Apply Chinese Radicals Into Neural Machine Translation: Deeper Than Character Level

by   Shaohui Kuang, et al.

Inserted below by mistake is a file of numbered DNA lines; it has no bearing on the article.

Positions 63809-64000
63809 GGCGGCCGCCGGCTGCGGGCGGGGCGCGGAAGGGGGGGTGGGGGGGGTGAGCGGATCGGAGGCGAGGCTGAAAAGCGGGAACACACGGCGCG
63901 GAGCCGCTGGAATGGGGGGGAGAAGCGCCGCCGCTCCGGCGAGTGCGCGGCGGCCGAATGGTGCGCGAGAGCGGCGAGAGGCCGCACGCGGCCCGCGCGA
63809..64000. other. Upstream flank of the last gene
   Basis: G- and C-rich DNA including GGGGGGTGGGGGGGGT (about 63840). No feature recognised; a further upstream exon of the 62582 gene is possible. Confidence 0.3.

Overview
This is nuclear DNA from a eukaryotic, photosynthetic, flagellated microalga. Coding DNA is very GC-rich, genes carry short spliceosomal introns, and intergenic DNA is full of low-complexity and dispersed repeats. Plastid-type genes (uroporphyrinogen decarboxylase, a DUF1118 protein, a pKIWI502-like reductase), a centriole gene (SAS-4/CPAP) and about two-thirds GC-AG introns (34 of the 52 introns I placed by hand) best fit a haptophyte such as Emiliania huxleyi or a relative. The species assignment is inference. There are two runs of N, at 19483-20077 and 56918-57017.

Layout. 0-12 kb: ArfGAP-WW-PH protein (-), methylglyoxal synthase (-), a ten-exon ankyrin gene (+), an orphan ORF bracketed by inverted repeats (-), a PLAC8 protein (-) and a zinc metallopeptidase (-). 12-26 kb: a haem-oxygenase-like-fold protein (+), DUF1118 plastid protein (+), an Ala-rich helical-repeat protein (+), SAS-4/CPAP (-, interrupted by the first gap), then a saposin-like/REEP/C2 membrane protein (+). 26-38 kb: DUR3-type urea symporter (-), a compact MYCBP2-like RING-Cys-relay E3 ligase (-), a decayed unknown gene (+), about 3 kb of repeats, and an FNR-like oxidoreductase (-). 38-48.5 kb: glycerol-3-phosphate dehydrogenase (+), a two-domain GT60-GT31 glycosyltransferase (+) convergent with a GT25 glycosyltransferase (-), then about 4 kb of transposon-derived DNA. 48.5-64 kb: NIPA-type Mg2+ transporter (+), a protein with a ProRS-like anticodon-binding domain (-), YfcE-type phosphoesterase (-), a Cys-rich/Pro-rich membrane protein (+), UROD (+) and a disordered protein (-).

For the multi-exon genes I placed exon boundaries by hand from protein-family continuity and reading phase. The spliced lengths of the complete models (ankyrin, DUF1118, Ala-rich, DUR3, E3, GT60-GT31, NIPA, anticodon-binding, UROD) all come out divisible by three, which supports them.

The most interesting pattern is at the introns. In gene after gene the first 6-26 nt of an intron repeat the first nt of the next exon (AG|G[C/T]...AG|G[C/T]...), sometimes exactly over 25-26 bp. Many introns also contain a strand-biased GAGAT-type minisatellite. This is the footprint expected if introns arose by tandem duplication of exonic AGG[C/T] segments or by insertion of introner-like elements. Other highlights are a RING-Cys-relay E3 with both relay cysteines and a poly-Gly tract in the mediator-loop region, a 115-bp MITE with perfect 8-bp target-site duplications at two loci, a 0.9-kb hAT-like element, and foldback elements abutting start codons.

In neural machine translation (NMT), researchers face the challenge of un-seen (or out-of-vocabulary OOV) words translation. To solve this, some researchers propose the splitting of western languages such as English and German into sub-words or compounds. In this paper, we try to address this OOV issue and improve the NMT adequacy with a harder language Chinese whose characters are even more sophisticated in composition. We integrate the Chinese radicals into the NMT model with different settings to address the unseen words challenge in Chinese to English translation. On the other hand, this also can be considered as semantic part of the MT system since the Chinese radicals usually carry the essential meaning of the words they are constructed in. Meaningful radicals and new characters can be integrated into the NMT systems with our models. We use an attention-based NMT system as a strong baseline system. The experiments on standard Chinese-to-English NIST translation shared task data 2006 and 2008 show that our designed models outperform the baseline model in a wide range of state-of-the-art evaluation metrics including LEPOR, BEER, and CharacTER, in addition to the traditional BLEU and NIST scores, especially on the adequacy-level translation. We also have some interesting findings from the results of our various experiment settings about the performance of words and characters in Chinese NMT, which is different with other languages. For instance, the full character level NMT may perform very well or the state of the art in some other languages as researchers demonstrated recently, however, in the Chinese NMT model, word boundary knowledge is important for the model learning.


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